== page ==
is the learning curve quick with protools?
In my opinion the learning curve is pretty bad for Pro Tools! (not super intuitive etc.) If you’re looking for a nice learning curve, Pro Tools isn’t a great starting point. Most other DAWs have better learning curves in my experience. Just my opinion tho
well since you said that now I’m pumped to start learning the way you explained its features helps a lot . thanks for sharing that information.
Between Cakewalk, Sonar, Cubase, Ardour/Mixbus, FL Studio, and Pro Tools, all of which I’ve used somewhere between “for some small project” through “extensively for years”, I’m… not sure about learning curves, really. It depends a lot on what you’re used to, what you need to do, and how you prefer to do things. They’re all pretty big and complex applications, and a design (and default configuration) with any particular focus will invariably make other areas more awkward to deal with.
Haha well that’s awesome glad it helped! If you’re this motivated to learn then nothing can stop you
I like the way you say design and default configuration. So underrated! Most people focus on features and abilities but honestly most daw can do what the other daw can do.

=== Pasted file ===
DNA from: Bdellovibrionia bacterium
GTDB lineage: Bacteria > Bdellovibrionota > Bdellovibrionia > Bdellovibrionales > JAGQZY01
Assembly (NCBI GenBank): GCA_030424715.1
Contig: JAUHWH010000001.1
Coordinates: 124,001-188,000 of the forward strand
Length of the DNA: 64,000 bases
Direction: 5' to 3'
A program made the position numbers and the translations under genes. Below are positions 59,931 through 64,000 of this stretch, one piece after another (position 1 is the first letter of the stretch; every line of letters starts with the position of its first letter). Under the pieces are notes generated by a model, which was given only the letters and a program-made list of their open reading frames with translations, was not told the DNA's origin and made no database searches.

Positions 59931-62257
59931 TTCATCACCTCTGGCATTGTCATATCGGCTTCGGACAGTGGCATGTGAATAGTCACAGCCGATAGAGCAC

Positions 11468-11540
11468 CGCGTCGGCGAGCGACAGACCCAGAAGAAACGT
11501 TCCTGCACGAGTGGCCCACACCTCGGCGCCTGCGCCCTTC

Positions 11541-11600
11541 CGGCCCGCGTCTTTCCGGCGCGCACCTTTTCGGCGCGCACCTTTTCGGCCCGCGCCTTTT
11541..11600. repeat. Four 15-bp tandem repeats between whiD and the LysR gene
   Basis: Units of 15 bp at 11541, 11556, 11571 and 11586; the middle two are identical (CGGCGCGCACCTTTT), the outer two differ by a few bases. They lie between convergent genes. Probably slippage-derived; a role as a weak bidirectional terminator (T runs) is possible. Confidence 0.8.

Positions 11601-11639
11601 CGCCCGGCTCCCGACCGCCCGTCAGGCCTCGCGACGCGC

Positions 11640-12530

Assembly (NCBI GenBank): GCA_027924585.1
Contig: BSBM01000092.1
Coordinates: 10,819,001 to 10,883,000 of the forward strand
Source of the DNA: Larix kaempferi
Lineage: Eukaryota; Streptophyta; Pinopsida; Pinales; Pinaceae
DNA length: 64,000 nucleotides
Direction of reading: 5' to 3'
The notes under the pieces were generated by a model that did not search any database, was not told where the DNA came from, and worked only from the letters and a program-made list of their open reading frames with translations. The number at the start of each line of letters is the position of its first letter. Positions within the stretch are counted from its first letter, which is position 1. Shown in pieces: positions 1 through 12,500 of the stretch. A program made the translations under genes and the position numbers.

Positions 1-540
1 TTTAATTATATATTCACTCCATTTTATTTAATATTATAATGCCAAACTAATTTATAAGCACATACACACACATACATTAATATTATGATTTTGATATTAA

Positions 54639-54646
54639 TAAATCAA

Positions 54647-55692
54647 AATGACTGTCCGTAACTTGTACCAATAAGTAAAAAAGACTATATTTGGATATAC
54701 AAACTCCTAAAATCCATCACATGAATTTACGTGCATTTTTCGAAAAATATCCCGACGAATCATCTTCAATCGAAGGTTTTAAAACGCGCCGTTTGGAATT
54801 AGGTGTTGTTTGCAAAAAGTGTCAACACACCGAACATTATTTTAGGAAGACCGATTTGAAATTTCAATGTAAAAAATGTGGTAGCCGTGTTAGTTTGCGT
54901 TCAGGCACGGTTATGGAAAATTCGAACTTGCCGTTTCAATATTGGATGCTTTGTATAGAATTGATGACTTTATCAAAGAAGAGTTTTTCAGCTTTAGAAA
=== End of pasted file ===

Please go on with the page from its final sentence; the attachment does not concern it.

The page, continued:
It’s very personal and it sounds funny but it’s a lot like finding a good life partner. It’s subjective as heck and there is no definitive right answer for everyone! Follow your heart and trust your instincts!
I’m so happy you brought up this subject!
Like many things I hear and read online in the wonderful audio world, people seem to repeat what other people say without pausing and taking time to think and question “why would I do this?”.
As @reflekshun said: In today’s world, almost all DAWs have the core features you need to mix if you know them well. The tool doesn’t make the quality; it’s the ears and the craftsmanship that do.
When you have 6 weeks to write 90 minutes of music, you don’t have a choice but to find a fast workflow. I mix my music as I create it in my DAW (Cubase) and deliver my stems into a ProTools session because that’s the format film/tv mixers use.
If my PT session is set up correctly with the correct timecodes, the mixer can import it into their main session, and everything should align correctly with the correct track names and markers, saving them tons of time. By doing so, I make their life easier; they’re already dealing with dialogue and foley, and I don’t want to add stress or, worse: slow down their work.
I used logic for 10+ years; if you ever want to explore Cubase, I think you’ll love it because it has all the PT features you described:
Precise and responsive audio editing and graphic interface.
Easy clip gain: Selecting the event and moving the mouse wheel up/down
Mixer: Very similar + Different meter possibilities
Great built-in plugins
Very advanced hide/show (Huge time saver in big templates)
– Show only tracks playing at the cursor
– Hide unused tracks
– Show/Hide all tracks containing [whatever word you want]
– Show/hide tracks by track type (Folder, Audio, Midi, Instrument, FX, etc.)
– and much more, of course
The Commit function: There’s a similar option too called “Direct Offline Processing”.
And many cool features such as advanced folder hierarchy, macros, advanced MIDI features (expression maps, etc.)